MORE and more poor school children are shunning free school meals and opting for a packed lunch, according to research carried out by the University of Essex.

The research points to kids and their parents being afraid of a prejudice attached to free school meals.

The study, carried out by Angus Holford, at the Institute for Social Economic Research at Essex University, compared the take-up of free school meals in Scotland, where the Government introduced it universally in areas of high deprivation, with elsewhere, where parents anonymously pre-register to receive the benefit.

In Scotland the model showed a higher take-up among those already entitled, both during and after the experiment, whereas the second model, showed a substantial increase across the board.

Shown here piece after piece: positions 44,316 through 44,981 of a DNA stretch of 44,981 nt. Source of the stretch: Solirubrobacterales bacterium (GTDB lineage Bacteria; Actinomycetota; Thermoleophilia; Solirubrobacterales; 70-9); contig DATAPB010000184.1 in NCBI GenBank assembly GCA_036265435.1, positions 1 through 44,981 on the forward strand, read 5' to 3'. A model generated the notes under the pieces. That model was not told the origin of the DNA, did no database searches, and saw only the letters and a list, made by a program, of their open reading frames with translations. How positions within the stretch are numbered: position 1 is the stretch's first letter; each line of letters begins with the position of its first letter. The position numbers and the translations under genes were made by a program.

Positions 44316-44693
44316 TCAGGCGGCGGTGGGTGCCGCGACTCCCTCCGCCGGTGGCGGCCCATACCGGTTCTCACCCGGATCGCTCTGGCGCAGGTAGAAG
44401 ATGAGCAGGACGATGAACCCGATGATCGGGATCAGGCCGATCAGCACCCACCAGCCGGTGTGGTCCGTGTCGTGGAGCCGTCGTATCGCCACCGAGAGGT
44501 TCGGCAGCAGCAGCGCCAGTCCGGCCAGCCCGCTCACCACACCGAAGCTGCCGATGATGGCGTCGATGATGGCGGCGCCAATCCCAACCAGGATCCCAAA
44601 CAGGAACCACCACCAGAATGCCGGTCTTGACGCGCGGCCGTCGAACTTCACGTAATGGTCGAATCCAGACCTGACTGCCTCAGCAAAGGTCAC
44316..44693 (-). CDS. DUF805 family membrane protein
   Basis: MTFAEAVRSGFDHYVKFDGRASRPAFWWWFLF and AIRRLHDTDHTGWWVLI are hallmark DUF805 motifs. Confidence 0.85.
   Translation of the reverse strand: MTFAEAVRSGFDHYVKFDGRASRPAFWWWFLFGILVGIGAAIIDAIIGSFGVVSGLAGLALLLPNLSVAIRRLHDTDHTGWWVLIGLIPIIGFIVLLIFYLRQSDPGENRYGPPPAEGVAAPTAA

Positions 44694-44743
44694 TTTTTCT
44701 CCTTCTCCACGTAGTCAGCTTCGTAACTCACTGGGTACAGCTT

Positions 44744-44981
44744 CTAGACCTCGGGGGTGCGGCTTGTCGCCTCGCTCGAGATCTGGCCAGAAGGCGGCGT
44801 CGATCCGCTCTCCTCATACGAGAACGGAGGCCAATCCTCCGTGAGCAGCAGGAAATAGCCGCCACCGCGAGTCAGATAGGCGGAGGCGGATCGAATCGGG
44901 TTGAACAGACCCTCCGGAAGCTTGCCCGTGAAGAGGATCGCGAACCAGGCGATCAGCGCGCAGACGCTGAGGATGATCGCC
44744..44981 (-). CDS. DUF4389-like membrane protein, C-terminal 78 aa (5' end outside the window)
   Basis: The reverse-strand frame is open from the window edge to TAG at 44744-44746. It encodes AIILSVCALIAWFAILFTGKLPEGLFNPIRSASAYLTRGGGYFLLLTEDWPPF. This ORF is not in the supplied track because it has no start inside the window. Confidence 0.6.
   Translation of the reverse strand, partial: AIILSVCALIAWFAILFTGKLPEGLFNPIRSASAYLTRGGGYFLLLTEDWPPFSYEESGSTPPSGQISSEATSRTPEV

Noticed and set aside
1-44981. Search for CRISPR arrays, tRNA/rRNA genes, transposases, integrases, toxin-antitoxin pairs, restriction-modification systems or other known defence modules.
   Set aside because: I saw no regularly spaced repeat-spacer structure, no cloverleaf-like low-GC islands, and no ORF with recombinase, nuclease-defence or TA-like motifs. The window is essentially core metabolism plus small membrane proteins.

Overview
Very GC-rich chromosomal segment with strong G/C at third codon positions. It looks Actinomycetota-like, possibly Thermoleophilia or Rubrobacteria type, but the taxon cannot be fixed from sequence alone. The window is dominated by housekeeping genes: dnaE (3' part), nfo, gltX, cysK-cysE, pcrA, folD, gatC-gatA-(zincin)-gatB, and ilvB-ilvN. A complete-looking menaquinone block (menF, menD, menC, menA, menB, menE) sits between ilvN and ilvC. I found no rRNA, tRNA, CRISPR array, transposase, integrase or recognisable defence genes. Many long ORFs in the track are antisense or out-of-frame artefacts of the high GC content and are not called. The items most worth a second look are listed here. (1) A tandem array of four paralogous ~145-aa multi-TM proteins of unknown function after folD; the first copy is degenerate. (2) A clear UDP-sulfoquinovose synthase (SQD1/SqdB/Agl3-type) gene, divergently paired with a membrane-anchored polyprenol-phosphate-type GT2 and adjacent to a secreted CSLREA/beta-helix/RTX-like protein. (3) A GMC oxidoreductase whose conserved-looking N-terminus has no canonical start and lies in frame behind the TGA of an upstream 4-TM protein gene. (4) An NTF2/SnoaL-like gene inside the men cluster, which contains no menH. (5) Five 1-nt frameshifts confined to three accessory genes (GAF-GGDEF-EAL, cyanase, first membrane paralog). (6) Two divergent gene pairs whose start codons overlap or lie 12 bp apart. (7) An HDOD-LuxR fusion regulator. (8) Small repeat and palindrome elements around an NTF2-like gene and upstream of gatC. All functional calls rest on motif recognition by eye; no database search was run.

Mr Holford said: “Peer pressure is undoubtedly important.

“Results show that in a typical school, a ten per cent rise in peer-group take-up would reduce non-participation by almost a quarter.

“This is both because children would rather eat with their friends, and because people set greater store by the actions of their friends and classmates than information from authorities.”

He also recommended schools should let all classmates eat together to avoid stigmatisation.

Claire Rick, a spokeswoman for Children’s Food Trust, added: “At a time when many families are struggling to make ends meet, it’s never been so important to do everything we can to encourage them to register for free school meals if they qualify.”